Donald Trump ’s upset victory may be the biggest shock to the world economic system since the financial crisis. It represents, along with Britain’s vote in June to leave the European Union, a profound rejection of the postwar global economic order that could leave a cloud of uncertainty over the U.S. and world economies for months, if not longer.
Mr. Trump’s victory, like Brexit, is another sign that the dominant divide in the world is no longer left versus right but national versus global, working class versus elite, populist versus establishment. So writes Greg Ip on wsj.com.
So, is globalization on the wane? Yes, the tide of globalization is turning. Globalization has reached a plateau and, in some areas, is in reverse. So writes Martin Wolf at ft.com:
An analysis from the Peterson Institute for International Economics argues that ratios of world trade to output have been flat since 2008, making this the longest period of such stagnation since the second world war. According to Global Trade Alert, even the volume of world trade stagnated between January 2015 and March 2016, though the world economy continued to grow. The stock of cross-border financial assets peaked at 57% of global output in 2007, falling to 36% by 2015. Finally, inflows of foreign direct investment have remained well below the 3.3% of world output attained in 2007, though the stock continues to rise, albeit slowly, relative to output. “Thus, the impetus towards further economic integration has stalled and in some respects gone into reverse.
Not so fast, writes Stephen DeAngelis. If globalization is in retreat, he says, it can’t retreat very far. He quotes The Economist, writing about Professor Pankaj Ghemawat of IESE Business School in Spain:
Mr Ghemawat points out that many indicators of global integration are surprisingly low. Only 2% of students are at universities outside their home countries; and only 3% of people live outside their country of birth. Only 7% of rice is traded across borders. Only 7% of directors of S&P 500 companies are foreigners—and, according to a study a few years ago, less than 1% of all American companies have any foreign operations. Exports are equivalent to only 20% of global GDP.
Some of the most vital arteries of globalization are badly clogged: air travel is restricted by bilateral treaties and ocean shipping is dominated by cartels. Far from “ripping through people’s lives,” as Arundhati Roy, an Indian writer, claims, globalization is shaped by familiar things, such as distance and cultural ties. Mr Ghemawat argues that two otherwise identical countries will engage in 42% more trade if they share a common language than if they do not, 47% more if both belong to a trading block, 114% more if they have a common currency and 188% more if they have a common colonial past.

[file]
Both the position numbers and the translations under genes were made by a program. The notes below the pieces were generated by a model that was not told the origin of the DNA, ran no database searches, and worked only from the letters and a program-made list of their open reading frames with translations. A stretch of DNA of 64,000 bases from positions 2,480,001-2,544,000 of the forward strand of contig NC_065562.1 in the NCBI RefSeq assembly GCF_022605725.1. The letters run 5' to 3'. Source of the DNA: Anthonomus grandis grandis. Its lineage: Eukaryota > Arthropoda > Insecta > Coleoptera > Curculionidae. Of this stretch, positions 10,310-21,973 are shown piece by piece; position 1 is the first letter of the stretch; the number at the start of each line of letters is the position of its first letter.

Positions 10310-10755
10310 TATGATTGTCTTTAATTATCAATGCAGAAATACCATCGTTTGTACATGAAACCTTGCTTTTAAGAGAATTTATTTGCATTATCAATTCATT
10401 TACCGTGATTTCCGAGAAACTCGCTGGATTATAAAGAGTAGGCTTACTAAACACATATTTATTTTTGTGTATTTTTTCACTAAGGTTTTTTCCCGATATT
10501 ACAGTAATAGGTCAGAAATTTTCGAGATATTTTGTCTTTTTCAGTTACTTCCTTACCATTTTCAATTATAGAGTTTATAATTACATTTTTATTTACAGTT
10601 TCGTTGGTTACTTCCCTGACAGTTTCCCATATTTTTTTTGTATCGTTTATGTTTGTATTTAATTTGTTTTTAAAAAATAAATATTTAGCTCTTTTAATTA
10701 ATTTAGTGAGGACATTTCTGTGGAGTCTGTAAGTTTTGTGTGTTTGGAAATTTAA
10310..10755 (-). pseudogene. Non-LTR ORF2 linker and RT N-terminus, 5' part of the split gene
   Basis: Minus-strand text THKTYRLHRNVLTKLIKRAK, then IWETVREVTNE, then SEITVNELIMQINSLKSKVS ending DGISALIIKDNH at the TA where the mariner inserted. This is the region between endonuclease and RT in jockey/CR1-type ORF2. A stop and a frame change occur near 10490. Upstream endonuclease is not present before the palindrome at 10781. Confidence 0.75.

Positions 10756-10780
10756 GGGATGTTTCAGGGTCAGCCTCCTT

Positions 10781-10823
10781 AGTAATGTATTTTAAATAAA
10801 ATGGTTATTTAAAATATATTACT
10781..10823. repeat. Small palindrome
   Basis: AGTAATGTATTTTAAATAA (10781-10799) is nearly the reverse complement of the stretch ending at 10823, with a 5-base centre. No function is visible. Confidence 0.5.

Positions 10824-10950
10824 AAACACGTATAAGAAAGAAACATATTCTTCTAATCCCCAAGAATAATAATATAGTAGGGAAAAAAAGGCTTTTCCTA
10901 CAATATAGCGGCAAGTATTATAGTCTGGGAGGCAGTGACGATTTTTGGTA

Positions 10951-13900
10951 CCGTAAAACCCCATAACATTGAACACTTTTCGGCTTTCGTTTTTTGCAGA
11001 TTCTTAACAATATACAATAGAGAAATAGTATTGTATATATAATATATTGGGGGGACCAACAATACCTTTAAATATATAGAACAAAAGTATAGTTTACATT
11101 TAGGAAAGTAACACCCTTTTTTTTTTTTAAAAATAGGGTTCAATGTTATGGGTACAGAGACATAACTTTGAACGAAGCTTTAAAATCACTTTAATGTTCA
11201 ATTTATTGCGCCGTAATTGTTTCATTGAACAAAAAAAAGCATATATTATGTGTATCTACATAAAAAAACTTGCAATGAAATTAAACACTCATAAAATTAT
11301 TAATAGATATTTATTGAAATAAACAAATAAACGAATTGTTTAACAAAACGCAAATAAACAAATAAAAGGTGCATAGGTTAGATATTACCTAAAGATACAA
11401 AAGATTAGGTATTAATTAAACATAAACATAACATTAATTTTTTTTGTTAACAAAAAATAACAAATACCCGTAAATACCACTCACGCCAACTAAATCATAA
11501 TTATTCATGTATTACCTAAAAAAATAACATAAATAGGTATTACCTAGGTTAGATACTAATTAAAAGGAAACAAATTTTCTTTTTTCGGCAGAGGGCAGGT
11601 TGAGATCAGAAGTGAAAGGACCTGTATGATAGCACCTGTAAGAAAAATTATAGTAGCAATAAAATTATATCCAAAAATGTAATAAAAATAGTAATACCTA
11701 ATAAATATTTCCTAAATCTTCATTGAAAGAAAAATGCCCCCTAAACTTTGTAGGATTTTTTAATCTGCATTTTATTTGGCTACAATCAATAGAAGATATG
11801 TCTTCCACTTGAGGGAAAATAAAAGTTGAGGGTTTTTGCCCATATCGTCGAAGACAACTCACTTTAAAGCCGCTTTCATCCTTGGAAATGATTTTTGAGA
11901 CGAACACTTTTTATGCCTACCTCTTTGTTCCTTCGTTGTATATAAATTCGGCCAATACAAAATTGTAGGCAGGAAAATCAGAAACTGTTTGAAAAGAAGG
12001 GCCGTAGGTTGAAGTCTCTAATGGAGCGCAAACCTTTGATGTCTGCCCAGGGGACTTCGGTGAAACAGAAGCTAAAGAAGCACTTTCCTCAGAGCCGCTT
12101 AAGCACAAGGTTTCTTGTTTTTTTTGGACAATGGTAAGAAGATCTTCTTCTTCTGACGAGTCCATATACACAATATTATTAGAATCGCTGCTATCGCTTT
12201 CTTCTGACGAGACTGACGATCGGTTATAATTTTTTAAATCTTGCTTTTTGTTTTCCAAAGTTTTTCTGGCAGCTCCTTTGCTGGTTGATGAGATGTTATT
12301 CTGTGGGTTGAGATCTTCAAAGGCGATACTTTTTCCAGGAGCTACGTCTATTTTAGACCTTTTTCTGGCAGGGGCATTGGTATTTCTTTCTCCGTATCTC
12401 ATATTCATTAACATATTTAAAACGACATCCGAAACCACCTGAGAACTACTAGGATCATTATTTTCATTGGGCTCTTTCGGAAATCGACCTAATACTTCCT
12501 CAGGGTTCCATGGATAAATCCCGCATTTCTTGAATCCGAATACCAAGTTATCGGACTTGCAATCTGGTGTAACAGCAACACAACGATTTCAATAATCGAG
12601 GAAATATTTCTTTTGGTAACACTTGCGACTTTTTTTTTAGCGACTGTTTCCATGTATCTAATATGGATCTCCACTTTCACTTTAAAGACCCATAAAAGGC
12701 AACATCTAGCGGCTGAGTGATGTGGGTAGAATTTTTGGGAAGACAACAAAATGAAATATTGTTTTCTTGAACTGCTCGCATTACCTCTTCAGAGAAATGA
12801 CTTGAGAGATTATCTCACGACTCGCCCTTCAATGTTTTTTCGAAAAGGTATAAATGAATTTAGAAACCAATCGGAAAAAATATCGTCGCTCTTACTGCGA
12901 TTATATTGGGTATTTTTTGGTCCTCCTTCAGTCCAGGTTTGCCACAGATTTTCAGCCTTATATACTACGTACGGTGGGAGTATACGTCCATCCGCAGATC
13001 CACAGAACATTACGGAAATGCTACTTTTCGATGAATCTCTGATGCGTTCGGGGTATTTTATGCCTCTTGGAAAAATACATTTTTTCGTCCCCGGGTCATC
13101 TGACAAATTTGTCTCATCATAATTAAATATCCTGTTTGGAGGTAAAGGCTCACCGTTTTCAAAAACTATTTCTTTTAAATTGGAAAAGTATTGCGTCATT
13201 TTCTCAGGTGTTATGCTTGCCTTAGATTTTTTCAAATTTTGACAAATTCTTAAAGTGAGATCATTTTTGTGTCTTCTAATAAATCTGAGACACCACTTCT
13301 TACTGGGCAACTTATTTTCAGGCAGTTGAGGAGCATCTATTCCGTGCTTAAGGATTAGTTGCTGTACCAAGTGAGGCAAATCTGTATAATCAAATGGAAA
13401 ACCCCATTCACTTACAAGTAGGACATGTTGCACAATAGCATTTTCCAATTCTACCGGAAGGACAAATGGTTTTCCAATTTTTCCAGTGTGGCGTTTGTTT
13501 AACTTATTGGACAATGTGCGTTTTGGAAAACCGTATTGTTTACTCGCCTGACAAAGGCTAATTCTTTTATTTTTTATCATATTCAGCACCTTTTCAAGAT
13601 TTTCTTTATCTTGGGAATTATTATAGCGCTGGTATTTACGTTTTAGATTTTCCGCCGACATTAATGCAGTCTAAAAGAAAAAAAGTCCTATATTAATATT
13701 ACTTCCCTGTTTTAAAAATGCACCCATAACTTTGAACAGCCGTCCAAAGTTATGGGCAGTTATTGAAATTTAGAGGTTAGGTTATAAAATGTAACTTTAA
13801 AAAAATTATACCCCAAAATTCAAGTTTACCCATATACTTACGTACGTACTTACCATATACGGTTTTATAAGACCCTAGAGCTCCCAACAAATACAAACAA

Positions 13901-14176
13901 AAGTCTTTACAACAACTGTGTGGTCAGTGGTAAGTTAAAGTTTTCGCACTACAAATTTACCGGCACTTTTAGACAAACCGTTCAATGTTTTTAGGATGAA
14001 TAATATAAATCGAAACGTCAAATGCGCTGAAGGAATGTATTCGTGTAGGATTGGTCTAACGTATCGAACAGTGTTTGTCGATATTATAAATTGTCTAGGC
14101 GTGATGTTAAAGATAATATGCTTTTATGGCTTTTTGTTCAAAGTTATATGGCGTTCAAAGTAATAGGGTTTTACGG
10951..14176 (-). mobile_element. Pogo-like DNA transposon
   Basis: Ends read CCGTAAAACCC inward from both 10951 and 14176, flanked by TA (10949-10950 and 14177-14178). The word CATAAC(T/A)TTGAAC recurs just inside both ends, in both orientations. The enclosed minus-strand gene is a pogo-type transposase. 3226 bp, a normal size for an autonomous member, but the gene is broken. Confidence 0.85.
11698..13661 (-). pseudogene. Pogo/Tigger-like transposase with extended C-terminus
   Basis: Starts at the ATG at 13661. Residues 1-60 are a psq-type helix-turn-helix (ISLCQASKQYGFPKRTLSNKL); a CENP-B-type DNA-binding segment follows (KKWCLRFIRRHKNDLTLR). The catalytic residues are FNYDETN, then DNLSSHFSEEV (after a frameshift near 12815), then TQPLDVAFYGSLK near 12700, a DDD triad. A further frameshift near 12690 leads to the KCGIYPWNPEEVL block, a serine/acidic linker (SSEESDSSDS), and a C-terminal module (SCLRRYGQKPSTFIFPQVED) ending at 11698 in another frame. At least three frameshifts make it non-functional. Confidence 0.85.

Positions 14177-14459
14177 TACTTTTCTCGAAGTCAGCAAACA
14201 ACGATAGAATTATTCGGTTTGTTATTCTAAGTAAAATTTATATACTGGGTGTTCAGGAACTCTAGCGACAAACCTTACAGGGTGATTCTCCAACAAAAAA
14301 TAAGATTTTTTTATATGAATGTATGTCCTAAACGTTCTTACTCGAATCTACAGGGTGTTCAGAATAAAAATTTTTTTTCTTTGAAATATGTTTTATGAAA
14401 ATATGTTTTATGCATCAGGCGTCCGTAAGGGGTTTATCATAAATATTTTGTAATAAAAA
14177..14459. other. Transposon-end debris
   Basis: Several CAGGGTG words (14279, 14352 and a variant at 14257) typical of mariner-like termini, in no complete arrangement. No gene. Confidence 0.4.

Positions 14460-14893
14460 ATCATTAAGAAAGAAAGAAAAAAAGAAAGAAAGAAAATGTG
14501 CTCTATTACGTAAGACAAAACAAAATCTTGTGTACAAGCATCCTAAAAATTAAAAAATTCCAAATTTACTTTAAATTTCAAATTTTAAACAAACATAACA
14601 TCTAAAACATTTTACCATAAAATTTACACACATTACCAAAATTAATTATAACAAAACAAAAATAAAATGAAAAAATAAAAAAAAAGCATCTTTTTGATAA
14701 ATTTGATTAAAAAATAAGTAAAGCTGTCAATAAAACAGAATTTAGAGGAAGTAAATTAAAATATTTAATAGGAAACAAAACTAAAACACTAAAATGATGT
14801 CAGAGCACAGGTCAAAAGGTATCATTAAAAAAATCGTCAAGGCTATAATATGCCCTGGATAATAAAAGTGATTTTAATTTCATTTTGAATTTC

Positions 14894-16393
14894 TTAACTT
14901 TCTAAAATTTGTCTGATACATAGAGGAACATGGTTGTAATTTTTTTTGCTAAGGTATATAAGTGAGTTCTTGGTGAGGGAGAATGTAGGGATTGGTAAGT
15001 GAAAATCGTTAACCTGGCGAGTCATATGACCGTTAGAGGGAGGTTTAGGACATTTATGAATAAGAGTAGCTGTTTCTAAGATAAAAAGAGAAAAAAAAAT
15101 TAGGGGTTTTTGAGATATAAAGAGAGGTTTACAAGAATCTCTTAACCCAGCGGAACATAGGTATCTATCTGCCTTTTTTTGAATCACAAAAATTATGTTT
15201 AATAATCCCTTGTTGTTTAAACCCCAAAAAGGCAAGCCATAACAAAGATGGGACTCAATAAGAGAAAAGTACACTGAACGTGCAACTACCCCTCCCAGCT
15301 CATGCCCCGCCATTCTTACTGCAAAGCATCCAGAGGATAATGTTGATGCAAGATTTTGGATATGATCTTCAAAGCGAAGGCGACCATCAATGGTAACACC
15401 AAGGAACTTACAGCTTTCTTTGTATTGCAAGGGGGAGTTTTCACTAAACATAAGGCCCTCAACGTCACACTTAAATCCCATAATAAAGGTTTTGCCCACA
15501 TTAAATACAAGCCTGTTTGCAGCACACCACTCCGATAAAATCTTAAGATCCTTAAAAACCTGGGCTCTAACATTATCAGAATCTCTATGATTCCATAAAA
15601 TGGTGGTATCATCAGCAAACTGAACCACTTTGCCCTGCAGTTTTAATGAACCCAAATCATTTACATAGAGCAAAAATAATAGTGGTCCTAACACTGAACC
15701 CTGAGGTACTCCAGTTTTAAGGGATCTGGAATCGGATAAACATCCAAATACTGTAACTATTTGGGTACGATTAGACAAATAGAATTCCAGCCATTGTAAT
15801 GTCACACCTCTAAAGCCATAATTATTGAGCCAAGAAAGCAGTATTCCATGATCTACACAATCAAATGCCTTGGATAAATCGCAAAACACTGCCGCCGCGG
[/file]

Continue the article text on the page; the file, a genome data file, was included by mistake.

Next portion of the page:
Mr Ghemawat also explodes the myth that the world is being taken over by a handful of giant companies. The level of concentration in many vital industries has fallen dramatically since 1950 and remained roughly constant since 1980: 60 years ago two car companies accounted for half of the world’s car production, compared with six companies today. He also refutes the idea that globalization means homogenization. The increasing uniformity of cities’ skylines worldwide masks growing choice within them, to which even the most global of companies must adjust. McDonald’s serves vegetarian burgers in India and spicy ones in Mexico, where Coca-Cola uses cane sugar rather than the corn syrup it uses in America.
What’s my view? As I laid out in a series of recent presentations on international trade, globalization may, in the short-run, slow somewhat, but DEMOGRAPHICS AND TECHNOLOGY will drive international development and trade for decades to come.
And as I laid out in my presentation to the Cincinnati Chamber of Commerce, “Our Coming American Landscape: economic, social and technological trends shaping the future of business, work and community,” the regions and people that have been displaced by globalization and technology can be revitalized. How? By more localized efforts to improve business-friendliness and that incentivize new, small, entrepreneurial business formation.